Angela felt her lips stretch into a smile, as if against her will. The guilt vanished. “I think he has a woman over.”
Jack stared at her. “And...?”
“And Dr. Brennan is late
A twin smile spread across Jack's face. She couldn't remember the last time they'd smiled at each other like this.
Yes she could. She absolutely could.
Something in Angela's smile changed. Its purpose, or its direction. Suddenly she was smiling at
Jack. And he was smiling at her.
“It's a loop,” Riley was telling Andrew, “A space loop. Exit on one side and you find yourself entering on the opposite side.” No service.
“Cool! Like Pacman?”
“Um, sure?”No service.
“So,” said Andrew in his cheery, Most-Likely-to-Make-Buffy-Hit-Me voice, “How do we escape?”
“Yeah,” said Riley, and walked off to confer with his soldiers.
Buffy checked her phone, yet again. No service.
She shook it. No service.
She held the phone up in front of her and began walking around the “perimeter.” No service.
“Think you're likely to get anywhere with that?”
Spike was leaning against the Southeast wall with an attempt at casual indifference. Buffy knew instantly that he was nervous as hell.
“And what're you doing that's so productive?”
“Not bursting into flames.”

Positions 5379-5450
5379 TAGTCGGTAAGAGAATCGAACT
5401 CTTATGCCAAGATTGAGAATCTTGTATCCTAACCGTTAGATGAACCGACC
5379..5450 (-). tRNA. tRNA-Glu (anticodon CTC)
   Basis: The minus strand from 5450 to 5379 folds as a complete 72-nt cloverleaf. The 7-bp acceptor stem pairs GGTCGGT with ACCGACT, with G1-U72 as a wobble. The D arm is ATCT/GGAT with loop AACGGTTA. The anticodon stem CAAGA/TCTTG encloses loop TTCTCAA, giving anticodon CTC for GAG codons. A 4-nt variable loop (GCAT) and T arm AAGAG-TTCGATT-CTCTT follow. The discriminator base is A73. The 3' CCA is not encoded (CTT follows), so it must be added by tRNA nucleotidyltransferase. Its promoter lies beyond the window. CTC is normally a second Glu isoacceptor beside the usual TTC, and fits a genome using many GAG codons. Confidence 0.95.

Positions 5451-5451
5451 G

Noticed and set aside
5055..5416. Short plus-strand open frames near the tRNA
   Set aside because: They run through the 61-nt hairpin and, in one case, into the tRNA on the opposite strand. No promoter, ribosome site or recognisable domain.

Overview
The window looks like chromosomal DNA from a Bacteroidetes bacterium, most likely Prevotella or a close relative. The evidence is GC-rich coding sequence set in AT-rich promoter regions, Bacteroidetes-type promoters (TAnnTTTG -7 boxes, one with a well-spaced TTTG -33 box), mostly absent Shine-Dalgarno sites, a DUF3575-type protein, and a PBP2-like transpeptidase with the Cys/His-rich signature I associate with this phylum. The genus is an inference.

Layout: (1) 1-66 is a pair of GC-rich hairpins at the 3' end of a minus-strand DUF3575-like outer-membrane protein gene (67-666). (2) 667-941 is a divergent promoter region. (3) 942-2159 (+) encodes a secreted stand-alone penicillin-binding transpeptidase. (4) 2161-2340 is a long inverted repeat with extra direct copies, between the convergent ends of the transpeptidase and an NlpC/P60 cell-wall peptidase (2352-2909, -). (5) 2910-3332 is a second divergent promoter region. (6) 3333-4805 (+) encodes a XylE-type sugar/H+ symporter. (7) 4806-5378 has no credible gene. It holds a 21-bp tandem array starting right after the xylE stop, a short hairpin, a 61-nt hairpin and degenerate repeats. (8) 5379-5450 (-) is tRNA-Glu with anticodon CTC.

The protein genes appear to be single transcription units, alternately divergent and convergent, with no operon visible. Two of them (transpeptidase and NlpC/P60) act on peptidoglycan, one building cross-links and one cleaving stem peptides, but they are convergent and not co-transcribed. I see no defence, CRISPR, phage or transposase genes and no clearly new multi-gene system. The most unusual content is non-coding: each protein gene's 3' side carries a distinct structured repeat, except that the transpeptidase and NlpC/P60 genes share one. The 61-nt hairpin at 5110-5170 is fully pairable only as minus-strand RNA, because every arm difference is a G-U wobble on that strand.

Buffy looked out at the blue-black sky, then back at Spike.
“Sunrise is coming,” he insisted.
“You've been saying that.”
“Because it's true. I can feel it.”
Buffy looked back down at her phone. “Well you've been feeling it for a really long ti—oh.” She'd been so focused on the tiny service bars that she hadn't noticed—
“Buffy?” said Vi's voice, “Can you—”
“I'm busy,” Buffy told her, eyes locked on her phone.
“Oh, okay.” Vi's footsteps receded. “Andrew? Can you explain what's going on? No one will talk to me.”6:13.
“Of course, dear slayer! You must only ask your devoted watcher and he will deliver. You see, we're in a loop...”6:13.
“Buffy,” said Spike's voice, next to her ear, “What's wrong?”
“...out the opposite end, just like in Pacman! So you see...”6:13.
“Nothing can get out...”6:14—
“...and nothing can get in!”6:13.
She felt Spike stiffen. “Slayer? Ever wondered how those ghosts got into the game in the first place?”
She looked up. “Wha—”
Something very tall, and very hairy, and very, very angry stood at the top of the stairs. As Buffy watched, another tall hairy angry thing flashed into existence, as if it had stepped through an invisible barrier.
“Hostiles!” shouted Riley, and the room became a sea of charging people.
Thirty seconds later, as Buffy ducked under Spike's arm and swung her axe at a tall hairy angry ankle, something occurred to her.
“Spike,” she shouted, above the chaos, “You've played Pacman?”
The sound of connecting punches and laughter drifted over her shoulder. “What else d'ya think I do with eternity?”